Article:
With the increase in popularity of the UFC inevitably comes a flood of information from various strength coaches, trainers and other fitness professionals about “sport-specific” training for mixed martial arts competition. While there are a handful of trainers who advocate a variety of circus-like “functional” lifts, including everything from swinging chains around while standing on a stability ball (yes, this is actually a thing people do) to performing strength exercises in combat gear and altitude masks (again, yes, people do this for real), most intelligent coaches and trainers have taken basic staples of strength and tweaked them to meet the needs of a different sport.
While there will be some disagreement, it’s commonly accepted that one of the best exercises to increase MMA potential is the deadlift. There is not a fighter on the planet who can’t benefit from a stronger posterior chain (low back, glutes, and hamstrings), a better grip, and more power in the entire body. And for a lot of the offseason, the standard deadlift gets the job done. But there are a few variations that can be incorporated into your fight preparation that work either as a main lift or as an accessory lift.
The Single-Leg Deadlift
For sheer glute recruitment, the single-leg deadlift is probably the best exercise out there. It also works well for people who tend to dominate conventional deadlifts with their lower back – since you’re still using all of your lumbar muscles but only half of your glutes and hamstrings, your lower back isn’t moving enough weight to get fatigued easily.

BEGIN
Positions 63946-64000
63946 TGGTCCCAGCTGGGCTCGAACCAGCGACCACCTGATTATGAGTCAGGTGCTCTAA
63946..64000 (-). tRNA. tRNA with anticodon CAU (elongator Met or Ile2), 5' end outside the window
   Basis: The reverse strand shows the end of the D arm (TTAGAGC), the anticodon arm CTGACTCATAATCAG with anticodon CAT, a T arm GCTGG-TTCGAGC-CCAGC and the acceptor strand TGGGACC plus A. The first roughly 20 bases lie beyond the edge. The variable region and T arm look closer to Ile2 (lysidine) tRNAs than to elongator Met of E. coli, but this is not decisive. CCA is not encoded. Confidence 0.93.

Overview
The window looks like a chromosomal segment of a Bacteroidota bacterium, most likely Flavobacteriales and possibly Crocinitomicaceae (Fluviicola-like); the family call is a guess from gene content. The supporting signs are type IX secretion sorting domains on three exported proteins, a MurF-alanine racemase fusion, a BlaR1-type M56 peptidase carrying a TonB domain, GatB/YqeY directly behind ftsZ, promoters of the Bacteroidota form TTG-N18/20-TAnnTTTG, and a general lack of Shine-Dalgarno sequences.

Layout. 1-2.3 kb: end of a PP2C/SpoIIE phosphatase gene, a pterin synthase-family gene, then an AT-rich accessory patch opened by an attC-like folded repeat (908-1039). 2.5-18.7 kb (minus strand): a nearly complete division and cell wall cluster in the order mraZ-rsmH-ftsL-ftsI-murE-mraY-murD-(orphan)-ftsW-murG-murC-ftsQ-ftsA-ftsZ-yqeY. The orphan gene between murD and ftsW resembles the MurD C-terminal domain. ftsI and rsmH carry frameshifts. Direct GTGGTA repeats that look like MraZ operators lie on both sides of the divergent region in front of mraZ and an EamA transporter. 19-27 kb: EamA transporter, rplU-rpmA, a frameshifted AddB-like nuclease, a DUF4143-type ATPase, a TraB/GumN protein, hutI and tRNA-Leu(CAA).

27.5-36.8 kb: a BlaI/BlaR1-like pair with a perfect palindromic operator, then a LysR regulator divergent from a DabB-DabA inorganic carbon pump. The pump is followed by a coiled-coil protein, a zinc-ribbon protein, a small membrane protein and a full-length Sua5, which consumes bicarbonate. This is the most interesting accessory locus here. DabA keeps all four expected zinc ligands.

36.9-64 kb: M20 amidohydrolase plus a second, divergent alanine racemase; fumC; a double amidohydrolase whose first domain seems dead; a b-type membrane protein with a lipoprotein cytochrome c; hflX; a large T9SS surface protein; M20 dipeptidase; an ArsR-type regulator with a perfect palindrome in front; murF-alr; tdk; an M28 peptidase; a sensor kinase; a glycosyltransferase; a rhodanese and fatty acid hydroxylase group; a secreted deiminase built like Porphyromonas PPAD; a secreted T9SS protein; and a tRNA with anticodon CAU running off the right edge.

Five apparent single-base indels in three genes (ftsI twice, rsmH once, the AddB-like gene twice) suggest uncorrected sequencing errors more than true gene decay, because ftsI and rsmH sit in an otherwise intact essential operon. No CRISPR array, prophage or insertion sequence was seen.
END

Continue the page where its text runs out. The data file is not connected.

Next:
The Zercher Deadlift
The bar position and the wide stance mimics a double-leg takedown. If you can move 300-400lbs for a few reps here you’ll have a lot less trouble taking down an angry 200-lb man who’s trying to beat you in the head.
I like these because they force you to be fast. You’re less likely to use maximum weights, but with a healthy amount of band tension on the bar, your grip, upper back and traps will get a ton of overload because the band is going to try to yank the bar back to the floor at lockout.
There are a couple of setup options here. The first is with a single JumpStretch or EliteFTS band (light and average bands work the best for this, use more than one if necessary):
The second option is to use a couple of EliteFTS short bands, which are a little easier to set up correctly. The mini, monster mini, and light bands are the best options here, and make sure to choke the bands over the smooth part of the bar, as the knurling can tear up the bands over time: